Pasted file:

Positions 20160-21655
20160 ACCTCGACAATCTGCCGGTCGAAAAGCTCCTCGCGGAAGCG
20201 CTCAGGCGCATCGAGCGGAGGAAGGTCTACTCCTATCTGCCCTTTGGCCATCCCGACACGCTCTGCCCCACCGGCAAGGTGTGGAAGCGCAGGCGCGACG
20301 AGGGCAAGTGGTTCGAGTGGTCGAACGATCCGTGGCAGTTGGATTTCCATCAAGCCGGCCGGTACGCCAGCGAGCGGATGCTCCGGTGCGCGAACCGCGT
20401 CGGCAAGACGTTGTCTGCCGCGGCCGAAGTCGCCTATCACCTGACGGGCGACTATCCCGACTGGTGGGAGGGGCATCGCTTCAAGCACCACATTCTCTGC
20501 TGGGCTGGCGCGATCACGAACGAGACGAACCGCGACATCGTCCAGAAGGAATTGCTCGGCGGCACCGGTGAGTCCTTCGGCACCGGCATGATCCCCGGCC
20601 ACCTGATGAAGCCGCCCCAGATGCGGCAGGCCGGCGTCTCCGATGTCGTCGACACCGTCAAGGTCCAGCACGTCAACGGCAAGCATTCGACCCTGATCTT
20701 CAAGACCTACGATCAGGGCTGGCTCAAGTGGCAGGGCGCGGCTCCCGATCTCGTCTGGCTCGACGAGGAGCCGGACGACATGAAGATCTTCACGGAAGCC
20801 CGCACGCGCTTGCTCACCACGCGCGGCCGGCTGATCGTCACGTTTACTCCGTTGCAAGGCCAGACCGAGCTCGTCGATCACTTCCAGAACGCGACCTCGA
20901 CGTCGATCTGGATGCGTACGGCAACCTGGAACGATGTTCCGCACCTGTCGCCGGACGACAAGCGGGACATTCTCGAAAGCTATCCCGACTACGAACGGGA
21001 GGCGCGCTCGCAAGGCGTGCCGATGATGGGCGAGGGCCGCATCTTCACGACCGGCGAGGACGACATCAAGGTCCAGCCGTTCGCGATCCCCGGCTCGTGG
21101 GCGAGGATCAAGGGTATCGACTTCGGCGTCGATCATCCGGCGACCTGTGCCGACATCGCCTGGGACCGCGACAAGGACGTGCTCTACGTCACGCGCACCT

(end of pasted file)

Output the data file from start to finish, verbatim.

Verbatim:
Positions 20160-21655
20160 ACCTCGACAATCTGCCGGTCGAAAAGCTCCTCGCGGAAGCG
20201 CTCAGGCGCATCGAGCGGAGGAAGGTCTACTCCTATCTGCCCTTTGGCCATCCCGACACGCTCTGCCCCACCGGCAAGGTGTGGAAGCGCAGGCGCGACG
20301 AGGGCAAGTGGTTCGAGTGGTCGAACGATCCGTGGCAGTTGGATTTCCATCAAGCCGGCCGGTACGCCAGCGAGCGGATGCTCCGGTGCGCGAACCGCGT
20401 CGGCAAGACGTTGTCTGCCGCGGCCGAAGTCGCCTATCACCTGACGGGCGACTATCCCGACTGGTGGGAGGGGCATCGCTTCAAGCACCACATTCTCTGC
20501 TGGGCTGGCGCGATCACGAACGAGACGAACCGCGACATCGTCCAGAAGGAATTGCTCGGCGGCACCGGTGAGTCCTTCGGCACCGGCATGATCCCCGGCC
20601 ACCTGATGAAGCCGCCCCAGATGCGGCAGGCCGGCGTCTCCGATGTCGTCGACACCGTCAAGGTCCAGCACGTCAACGGCAAGCATTCGACCCTGATCTT
20701 CAAGACCTACGATCAGGGCTGGCTCAAGTGGCAGGGCGCGGCTCCCGATCTCGTCTGGCTCGACGAGGAGCCGGACGACATGAAGATCTTCACGGAAGCC
20801 CGCACGCGCTTGCTCACCACGCGCGGCCGGCTGATCGTCACGTTTACTCCGTTGCAAGGCCAGACCGAGCTCGTCGATCACTTCCAGAACGCGACCTCGA
20901 CGTCGATCTGGATGCGTACGGCAACCTGGAACGATGTTCCGCACCTGTCGCCGGACGACAAGCGGGACATTCTCGAAAGCTATCCCGACTACGAACGGGA
21001 GGCGCGCTCGCAAGGCGTGCCGATGATGGGCGAGGGCCGCATCTTCACGACCGGCGAGGACGACATCAAGGTCCAGCCGTTCGCGATCCCCGGCTCGTGG
21101 GCGAGGATCAAGGGTATCGACTTCGGCGTCGATCATCCGGCGACCTGTGCCGACATCGCCTGGGACCGCGACAAGGACGTGCTCTACGTCACGCGCACCT